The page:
Wed, Jul 29, 2015
A A A
Welcome Guest
Free Trial RSS
Get FREE trial access to our award winning publications
Opalesque Futures Intelligence

Managed Futures Mutual Funds Facing Hurdles: Managed futures mutual funds are in the news again, this time from two fronts.

Tuesday, March 20, 2012

The Commodities Futures Trading Commission (CFTC) announced a 60 day comment period before voting on Rule 4.5 regarding requirements that managed futures mutual funds would be subject to the same disclosure rules as a Commodity Pool Operator (CPO).  CPOs are subject to more significant disclosure and reporting requirements than light disclosures common with mutual funds.

The second front is with the IRS, which at the urging of Michigan Senator Carl Levin, is said to be considering a crack down on what is known as private letter rulings, which essentially allow use of mutual funds to hold above ten percent of their income in commodity holdings.  The IRS has issued 70 such rulings since 2006, according to published reports.  Readers will note the managed futures mutual fund issues were reported in the November, 2011 issue of Opalesque Futures Intelligence.

Vote on Rule 4.5 Expected

At issue at the CFTC is a long awaited vote on what is known as Rule 4.5.  If this rule is passed it would subject many mutual funds to oversight from the CFTC and NFA.
Managed futures mutual funds have been on the radar of both the CFTC and the National Futures Association (NFA) for quite some time.  Essentially, these investment vehicles have not been subject to the detailed disclosure requirements of Commodity Pool (CPO) investments sold through equity channels or the direct Commodity Trading Advisor (CTA) accounts sold through Futures Commission Merchants (FCMs).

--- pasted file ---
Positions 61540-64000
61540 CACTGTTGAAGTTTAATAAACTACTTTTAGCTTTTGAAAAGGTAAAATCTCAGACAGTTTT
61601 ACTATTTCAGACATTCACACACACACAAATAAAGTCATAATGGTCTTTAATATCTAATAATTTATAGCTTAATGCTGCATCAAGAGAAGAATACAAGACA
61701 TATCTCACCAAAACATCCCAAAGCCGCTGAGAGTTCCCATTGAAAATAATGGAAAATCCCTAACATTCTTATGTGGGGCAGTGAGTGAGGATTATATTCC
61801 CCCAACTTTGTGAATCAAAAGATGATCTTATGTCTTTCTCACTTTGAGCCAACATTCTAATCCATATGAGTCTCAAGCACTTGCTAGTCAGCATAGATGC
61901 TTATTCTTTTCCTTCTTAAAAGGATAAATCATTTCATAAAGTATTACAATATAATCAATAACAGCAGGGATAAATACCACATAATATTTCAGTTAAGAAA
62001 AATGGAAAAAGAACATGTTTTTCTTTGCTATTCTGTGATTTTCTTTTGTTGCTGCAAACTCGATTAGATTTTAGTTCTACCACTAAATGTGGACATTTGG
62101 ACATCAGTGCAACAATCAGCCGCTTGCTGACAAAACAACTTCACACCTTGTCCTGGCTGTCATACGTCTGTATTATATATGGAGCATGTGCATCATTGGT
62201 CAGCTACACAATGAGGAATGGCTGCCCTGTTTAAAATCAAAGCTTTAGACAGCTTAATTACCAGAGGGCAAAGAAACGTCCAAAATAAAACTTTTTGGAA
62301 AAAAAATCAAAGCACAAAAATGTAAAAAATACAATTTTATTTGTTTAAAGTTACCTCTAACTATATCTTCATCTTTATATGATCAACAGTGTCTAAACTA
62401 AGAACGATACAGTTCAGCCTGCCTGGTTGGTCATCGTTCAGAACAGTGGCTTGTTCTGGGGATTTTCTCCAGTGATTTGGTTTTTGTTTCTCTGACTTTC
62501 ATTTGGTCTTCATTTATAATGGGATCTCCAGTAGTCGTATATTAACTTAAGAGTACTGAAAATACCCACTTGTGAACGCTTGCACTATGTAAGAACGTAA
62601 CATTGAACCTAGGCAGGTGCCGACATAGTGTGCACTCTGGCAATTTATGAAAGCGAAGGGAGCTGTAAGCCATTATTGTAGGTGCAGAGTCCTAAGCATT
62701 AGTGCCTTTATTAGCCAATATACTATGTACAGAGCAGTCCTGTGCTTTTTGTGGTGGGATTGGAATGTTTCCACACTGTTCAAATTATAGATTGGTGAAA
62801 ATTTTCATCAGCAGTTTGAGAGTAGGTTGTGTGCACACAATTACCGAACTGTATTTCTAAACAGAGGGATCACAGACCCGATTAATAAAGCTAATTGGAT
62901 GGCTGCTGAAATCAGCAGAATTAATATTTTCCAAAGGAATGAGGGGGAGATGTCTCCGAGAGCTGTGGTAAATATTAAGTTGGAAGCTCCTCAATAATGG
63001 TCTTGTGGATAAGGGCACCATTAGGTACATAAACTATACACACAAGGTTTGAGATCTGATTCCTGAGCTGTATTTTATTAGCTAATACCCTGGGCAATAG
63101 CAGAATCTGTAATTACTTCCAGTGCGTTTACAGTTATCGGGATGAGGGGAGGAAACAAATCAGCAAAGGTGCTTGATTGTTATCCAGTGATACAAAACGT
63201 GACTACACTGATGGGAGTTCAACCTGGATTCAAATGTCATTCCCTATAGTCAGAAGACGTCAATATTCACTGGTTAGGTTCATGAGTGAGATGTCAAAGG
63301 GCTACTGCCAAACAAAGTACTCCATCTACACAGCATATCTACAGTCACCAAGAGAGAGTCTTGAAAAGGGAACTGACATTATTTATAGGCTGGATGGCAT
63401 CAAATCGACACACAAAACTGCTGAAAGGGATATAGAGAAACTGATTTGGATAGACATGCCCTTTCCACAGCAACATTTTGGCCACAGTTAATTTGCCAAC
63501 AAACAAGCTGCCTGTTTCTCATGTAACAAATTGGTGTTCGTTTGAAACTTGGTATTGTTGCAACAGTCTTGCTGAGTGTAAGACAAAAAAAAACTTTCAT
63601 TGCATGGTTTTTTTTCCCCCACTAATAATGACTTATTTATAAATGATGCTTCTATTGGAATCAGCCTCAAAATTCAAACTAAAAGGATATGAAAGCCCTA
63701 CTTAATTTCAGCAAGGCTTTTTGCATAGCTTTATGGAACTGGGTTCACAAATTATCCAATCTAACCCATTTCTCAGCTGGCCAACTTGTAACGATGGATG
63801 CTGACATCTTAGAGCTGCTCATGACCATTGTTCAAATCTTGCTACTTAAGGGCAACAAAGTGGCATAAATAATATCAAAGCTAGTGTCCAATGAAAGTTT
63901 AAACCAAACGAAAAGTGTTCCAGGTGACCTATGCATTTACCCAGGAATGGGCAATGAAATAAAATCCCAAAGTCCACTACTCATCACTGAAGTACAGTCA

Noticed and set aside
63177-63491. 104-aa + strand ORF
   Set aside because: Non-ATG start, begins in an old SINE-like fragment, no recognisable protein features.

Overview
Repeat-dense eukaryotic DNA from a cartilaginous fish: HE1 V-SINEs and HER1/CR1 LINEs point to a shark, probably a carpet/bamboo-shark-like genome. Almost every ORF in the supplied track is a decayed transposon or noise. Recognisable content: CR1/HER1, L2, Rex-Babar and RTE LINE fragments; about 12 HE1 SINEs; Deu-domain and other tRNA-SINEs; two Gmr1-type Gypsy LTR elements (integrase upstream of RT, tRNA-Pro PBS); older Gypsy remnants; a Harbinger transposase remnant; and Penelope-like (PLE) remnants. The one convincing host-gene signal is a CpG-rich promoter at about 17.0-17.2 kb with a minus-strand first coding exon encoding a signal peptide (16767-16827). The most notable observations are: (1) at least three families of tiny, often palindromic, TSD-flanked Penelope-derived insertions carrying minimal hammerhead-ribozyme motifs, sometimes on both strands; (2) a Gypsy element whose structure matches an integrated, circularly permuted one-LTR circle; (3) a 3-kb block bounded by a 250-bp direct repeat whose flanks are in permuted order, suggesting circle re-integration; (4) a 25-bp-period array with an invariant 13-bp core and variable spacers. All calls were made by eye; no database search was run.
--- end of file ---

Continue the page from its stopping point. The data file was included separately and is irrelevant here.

In 2003 the CFTC amended Rule 4.5, eliminating restrictions on trading certain amounts of futures and options.  Previous to 2003 mutual fund managers were required to register as CPOs if they essentially engaged in speculative futures and options trading.  The 2003 amendment eliminated speculative trading restrictions so long as they have no more than 5% direct speculative exposure to futures and options markets.  Managed futures mutual funds are currently structured so that the investments are made through wholly-owned subsidiaries, which is also subject to new proposed rules. In making their announcement [link: http://www.cftc.gov/PressRoom/PressReleases/pr6176-12] the CFTC mentioned one goal being harmonization of rules between CFTC and SEC.

IRS Private Letter Rulings

In June, 2011 the IRS suspended its review of new private rulings pending a review of its policies.

In a joint letter to the IRS, Senators Tom Coburn and Carl Levin wrote: "In addition to allowing mutual funds to use offshore shell entities to invest in commodities, IRS private letter rulings have permitted mutual funds to use commodity-linked notes to do the same.  The private letters allow mutual funds to treat those notes as ‘securities’ and deem the construction, funding, and sale of interests in those notes as securities investments, despite the fact that the notes are designed for the purpose of investing in commodities.  This approach contradicts an earlier IRS Revenue Ruling which held that Congress did not intend to allow ‘an expansive construction of the term securities’ to enable mutual funds to invest in commodities."